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MODEL CEO: Marcus Schenkenberg has nothing to worry about — at least, not yet. Charles Townsend, president and chief executive officer of Condé Nast Publications (owner of WWD), has made his modeling debut. No, Townsend didn’t pull strings to land in the fashion pages of GQ, Details or even Portfolio. Instead, he’s featured in the latest catalogue of Vineyard Vines, the company made famous by its colorful, off-beat ties. Townsend didn’t think twice before donning a Bermuda pink micro gingham shirt and lime green shorts — as did the entire crew for his boat T-Squared. And while his leisure look probably won’t be repeated within the halls of 4 Times Square, Townsend told WWD, “I would do anything for those guys,” speaking of brothers Shep and Ian Murray, the company’s founders. In fact, Townsend rang in the New Year with Shep in Florida. No word yet on whether he’ll model again for the brand, but it’s said he also wore the outfit at the New York Yacht Club’s annual cruise. As the catalogue entry says, “Chuck might be a mover and a shaker, but in his heart we know he’s a sailor.” — Amy Wicks
ZEE AT WORK: Though Elle creative director Joe Zee won’t execute his full vision until the Hachette monthly unveils a redesign in September, his influence has taken hold in the magazine’s June issue. Zee oversaw his first cover with Jessica Biel, who wears a mix of heavy gold accessories and brightly colored dresses and jackets in the photos accompanying the profile inside. Zee said via e-mail that his mission was “to bring that strong energy and a strong point of view of fashion back to Elle.” Although Zee oversaw the cover shoot, international creative director Gilles Bensimon shot the photos. Zee also tapped photographer Alexei Hay to shoot the Technicolor-filled fashion story, “The New American Revolution,” and oversaw the quick-paced fashion spread “Tour de France,” which Bensimon also shot. The fresh perspective of new talent, said Zee, will help “resurrect that strong Elle point of view: bold uses of color, a strong sexiness, a unique fashion sensibility that reflects the Elle girl and a kinetic energy to the pictures.” By September, Zee expects to attract other new talent to the pages, though Bensimon is still expected to shoot most of the covers. — Stephanie D. Smith
MANAGEMENT SHIFT: The two chiefs who took over urban music monthly Vibe have now both left the company after less than a year in charge. The magazine said Friday that chief executive officer Eric Gertler would leave to start his own online venture. Gertler took the ceo post when investment firm The Wicks Group acquired Vibe last July, and Ari Horowitz became president. Horowitz and Gertler also managed Black Book Media, publisher of style monthly Black Book. But sources close to the magazine said staffer discontent with both Horowitz and Gertler began the moment they joined the company. Horowitz was pushed out of Vibe in March. Former Meredith executive Bob Mate will step in as chairman, overseeing the day-to-day operations until a new ceo is named. A Vibe spokeswoman said the title would lay off a total of eight people on both the editorial and business sides, but sources close to the magazine said the number could be as high as 25. Vibe and Vibe Vixen group publisher Len Burnett and editor in chief Danyel Smith are still with the magazine. — S.D.S.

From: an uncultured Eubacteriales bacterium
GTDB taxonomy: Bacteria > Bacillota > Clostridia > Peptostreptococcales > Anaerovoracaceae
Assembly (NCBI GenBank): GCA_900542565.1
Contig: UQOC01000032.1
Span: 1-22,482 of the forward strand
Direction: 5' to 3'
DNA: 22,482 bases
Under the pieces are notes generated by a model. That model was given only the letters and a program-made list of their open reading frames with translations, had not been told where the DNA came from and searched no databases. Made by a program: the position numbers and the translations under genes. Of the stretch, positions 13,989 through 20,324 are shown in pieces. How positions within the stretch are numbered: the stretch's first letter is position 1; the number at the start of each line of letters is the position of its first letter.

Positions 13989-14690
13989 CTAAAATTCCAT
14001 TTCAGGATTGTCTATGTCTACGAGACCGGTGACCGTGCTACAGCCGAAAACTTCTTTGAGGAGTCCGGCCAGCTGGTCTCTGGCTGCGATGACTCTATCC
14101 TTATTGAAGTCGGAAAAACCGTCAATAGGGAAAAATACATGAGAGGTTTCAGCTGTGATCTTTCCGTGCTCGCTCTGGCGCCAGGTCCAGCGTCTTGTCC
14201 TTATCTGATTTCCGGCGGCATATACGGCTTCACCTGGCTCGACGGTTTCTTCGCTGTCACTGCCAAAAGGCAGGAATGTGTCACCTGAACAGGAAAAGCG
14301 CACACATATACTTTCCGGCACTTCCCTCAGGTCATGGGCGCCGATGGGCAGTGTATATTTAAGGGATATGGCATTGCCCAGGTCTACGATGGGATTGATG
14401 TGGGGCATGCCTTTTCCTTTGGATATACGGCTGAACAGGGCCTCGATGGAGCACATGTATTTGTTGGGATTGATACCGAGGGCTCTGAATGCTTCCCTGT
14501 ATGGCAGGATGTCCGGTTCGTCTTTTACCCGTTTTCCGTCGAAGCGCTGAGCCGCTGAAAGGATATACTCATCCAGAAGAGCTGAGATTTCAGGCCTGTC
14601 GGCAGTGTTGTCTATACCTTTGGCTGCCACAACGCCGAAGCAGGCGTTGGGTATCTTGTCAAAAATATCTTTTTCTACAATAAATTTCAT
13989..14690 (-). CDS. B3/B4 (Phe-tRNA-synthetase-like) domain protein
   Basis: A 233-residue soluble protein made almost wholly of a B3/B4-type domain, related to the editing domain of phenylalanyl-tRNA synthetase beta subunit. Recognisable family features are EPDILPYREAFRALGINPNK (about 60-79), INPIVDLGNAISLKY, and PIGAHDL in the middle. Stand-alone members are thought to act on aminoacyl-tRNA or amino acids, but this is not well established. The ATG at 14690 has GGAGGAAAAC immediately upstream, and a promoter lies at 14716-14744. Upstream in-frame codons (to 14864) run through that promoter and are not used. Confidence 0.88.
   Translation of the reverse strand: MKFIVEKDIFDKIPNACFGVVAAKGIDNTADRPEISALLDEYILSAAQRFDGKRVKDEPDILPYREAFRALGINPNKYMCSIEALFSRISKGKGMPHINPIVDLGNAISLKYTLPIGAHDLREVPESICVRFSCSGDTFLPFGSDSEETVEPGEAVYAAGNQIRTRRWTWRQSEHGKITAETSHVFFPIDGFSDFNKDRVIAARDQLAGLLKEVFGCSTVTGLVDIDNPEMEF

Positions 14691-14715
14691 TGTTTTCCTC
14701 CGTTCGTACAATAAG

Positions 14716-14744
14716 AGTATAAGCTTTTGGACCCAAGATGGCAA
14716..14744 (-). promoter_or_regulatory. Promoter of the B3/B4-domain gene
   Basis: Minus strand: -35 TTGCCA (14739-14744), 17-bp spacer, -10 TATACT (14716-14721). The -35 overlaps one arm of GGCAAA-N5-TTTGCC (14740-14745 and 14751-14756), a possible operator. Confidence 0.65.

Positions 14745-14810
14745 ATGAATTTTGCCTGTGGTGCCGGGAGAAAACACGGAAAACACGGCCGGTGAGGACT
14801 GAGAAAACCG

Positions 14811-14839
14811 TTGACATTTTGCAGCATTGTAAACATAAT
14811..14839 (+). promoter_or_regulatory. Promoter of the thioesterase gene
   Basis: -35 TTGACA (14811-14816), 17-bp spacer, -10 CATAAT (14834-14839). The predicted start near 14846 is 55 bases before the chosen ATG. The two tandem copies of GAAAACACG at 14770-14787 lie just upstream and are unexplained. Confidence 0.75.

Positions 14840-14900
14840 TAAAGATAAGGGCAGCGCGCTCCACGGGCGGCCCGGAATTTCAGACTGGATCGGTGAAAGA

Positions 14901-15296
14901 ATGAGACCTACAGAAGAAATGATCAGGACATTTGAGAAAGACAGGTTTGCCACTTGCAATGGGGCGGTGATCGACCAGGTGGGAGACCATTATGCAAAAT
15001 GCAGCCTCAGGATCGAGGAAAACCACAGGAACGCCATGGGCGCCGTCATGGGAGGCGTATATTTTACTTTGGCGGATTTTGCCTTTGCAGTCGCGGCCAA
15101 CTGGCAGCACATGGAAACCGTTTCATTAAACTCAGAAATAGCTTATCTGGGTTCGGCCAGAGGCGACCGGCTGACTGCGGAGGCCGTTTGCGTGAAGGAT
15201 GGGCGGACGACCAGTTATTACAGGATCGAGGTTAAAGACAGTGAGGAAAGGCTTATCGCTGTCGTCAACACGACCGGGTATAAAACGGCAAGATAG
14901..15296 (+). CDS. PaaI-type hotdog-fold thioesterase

LUXURY LOG-ON: Tally up more defectors from magazines to a Web startup, this time one with a luxury bent. Melissa Biggs Bradley, who spent 12 years at Town & Country and launched its travel spin-off before leaving last July, is close to launching Indagare.com, a subscription-driven luxury travel site. Described on the teaser site as having been launched “out of [Bradley’s] frustration” with the limitations of travel planning resources, Bradley’s offering will be “a club for passionate, like-minded travelers, so you can trade opinions and share discoveries.” A full launch is expected at the end of May, Bradley told WWD. Bradley said she had secured funding last fall through venture capital and other investors in New York and London and on the West Coast. She eventually took with her two Town & Country Travel staffers, Eliza Harris and Simone Girner, both of whom previously worked at Departures. (Heidi Mitchell is now the editor of Town & Country Travel.) The site will include their work, as articles by freelancers and “tastemakers” on cities they know well — for example, Vivienne Tam on Shanghai. There will also be user-generated and wiki content.
But this is no populist utopia. The teaser site bluntly proclaims its elite connections in a section called “Friends,” which lists a few dozen names that include Tory Burch, Frédéric Fekkai and Tiffany Dubin. Membership will be by invitation or application only and will cost between $250 and $1,200 a year. “The application is not meant to be discriminatory — the idea is to figure out if people have the same ideas about what they want out of travel,” Bradley said. (It includes questions about one’s top three destinations and three favorite hotels.)
Connoisseur membership, the most expensive, includes “a dedicated phone line and e-mail so you have direct access to Indagare experts, who will give you advice and referrals for your specific travel needs,” as well as special rates on private air travel and villa rentals. Bradley said she expected membership to drive revenue, and to have very little advertising except possible sponsored e-mails.
Indagare will be competing with established travel brands like Condé Nast’s Concierge.com and, in particular, Quintessentially, a well-established luxury travel membership service founded by Ben Elliot, whose Web site’s design is strikingly echoed by Indagare’s. — Irin Carmon